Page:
Moms under great pressure to have C-sections

The national rate of women who have C-sections has hovered right above 31 percent in recent years. This can have consequences for the women who give birth, as there is a higher risk of complications for both the infant and the mother.

Because of these reasons, many women try very hard to avoid having these procedures that are often not medically necessary. This is the situation faced by one woman recently, but there was a twist — the woman was a physician herself.

As described in her essay published in the Washington Post, the woman was unaware of the pressures women routinely undergo from their ob-gyns to have C-sections. She wrote, “As a physician . . . I thought I was pretty savvy about health care in the United States. But nothing prepared me for the experience of delivering a baby in the U.S. health-care system.”

The physician and mother is one of Stony Brook University’s assistant professors of medicine and preventive medicine. She had a high-risk pregnancy because she delivered at the age of 40 and also had a diagnosis of gestational diabetes. Regardless, she had concerns that medical technologies that were available could be used to coerce her to agree to unnecessary medical interventions.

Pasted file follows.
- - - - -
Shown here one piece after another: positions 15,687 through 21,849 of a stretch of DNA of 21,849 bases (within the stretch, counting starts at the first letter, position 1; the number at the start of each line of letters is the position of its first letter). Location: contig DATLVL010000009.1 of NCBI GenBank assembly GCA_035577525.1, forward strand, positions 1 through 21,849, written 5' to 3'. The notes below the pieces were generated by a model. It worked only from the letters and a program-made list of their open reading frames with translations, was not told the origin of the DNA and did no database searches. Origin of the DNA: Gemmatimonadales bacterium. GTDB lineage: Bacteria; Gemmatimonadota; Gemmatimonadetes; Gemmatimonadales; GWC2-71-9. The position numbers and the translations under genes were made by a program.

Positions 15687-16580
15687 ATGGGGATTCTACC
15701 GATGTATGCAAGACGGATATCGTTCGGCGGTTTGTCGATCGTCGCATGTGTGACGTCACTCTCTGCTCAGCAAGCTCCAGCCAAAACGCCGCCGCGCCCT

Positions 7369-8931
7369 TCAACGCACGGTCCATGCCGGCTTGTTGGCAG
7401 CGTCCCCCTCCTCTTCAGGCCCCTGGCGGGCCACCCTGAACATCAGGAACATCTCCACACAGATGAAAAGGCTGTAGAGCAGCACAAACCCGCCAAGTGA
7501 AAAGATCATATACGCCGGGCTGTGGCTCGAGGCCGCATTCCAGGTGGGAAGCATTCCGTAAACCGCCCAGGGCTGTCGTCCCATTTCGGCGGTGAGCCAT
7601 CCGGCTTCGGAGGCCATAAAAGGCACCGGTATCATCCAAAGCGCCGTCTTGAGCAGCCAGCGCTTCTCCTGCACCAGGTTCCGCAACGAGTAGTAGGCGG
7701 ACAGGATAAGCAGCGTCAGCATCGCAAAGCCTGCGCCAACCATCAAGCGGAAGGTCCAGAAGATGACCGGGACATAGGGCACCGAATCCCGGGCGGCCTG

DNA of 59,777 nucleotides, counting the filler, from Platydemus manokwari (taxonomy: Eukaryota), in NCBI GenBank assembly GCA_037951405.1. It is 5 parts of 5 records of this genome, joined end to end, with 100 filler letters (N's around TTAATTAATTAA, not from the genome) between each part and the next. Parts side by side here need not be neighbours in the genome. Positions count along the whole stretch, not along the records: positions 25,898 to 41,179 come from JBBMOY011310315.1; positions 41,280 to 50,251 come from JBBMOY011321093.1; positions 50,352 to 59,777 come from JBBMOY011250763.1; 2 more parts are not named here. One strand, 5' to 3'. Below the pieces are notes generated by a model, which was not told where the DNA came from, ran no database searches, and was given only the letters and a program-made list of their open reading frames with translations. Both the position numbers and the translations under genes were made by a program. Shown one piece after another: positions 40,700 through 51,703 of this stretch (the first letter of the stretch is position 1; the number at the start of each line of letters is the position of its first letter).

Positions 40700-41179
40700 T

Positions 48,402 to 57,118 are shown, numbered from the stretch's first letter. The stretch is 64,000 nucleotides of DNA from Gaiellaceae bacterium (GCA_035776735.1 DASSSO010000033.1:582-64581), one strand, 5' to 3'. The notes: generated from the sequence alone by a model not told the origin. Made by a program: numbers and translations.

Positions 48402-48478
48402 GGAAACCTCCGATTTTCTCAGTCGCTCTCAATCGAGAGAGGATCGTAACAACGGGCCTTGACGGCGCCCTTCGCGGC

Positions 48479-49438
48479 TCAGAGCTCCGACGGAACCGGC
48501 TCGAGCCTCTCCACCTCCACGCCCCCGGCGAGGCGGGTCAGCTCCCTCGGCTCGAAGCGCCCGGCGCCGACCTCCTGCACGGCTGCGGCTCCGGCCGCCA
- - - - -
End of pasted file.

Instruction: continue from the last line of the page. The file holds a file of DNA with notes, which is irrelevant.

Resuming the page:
She described a pregnancy and delivery that involved “a revolving door of caregivers” and physicians who appeared to be planning to deliver her baby by C-section when she was only 36 weeks repeated her intentions to give birth vaginally. She added that she was pressured to induce her labor at 39 weeks, reportedly to avoid a stillbirth, and, that during her hospitalization, there was constant fetal monitoring even though studies show that monitoring has no effect on infant mortality but increases the C-section rates.

While this mom eventually was able to deliver her infant vaginally, one wonders if that would have been the case had she not had the title of “MD” at the end of her name. In an interview with Yahoo Parenting, she stated that the pressure for a Caesarean section was “startling.”

Certainly some C-sections are necessary, but if you experienced complications due to a C-section that was performed needlessly in Miami, you may have a cause of action to file a claim for damages.

Source: Yahoo, “Pregnant Doctor Shocked by C-Section Pressure,” Beth Greenfield, accessed Jan. 13, 2016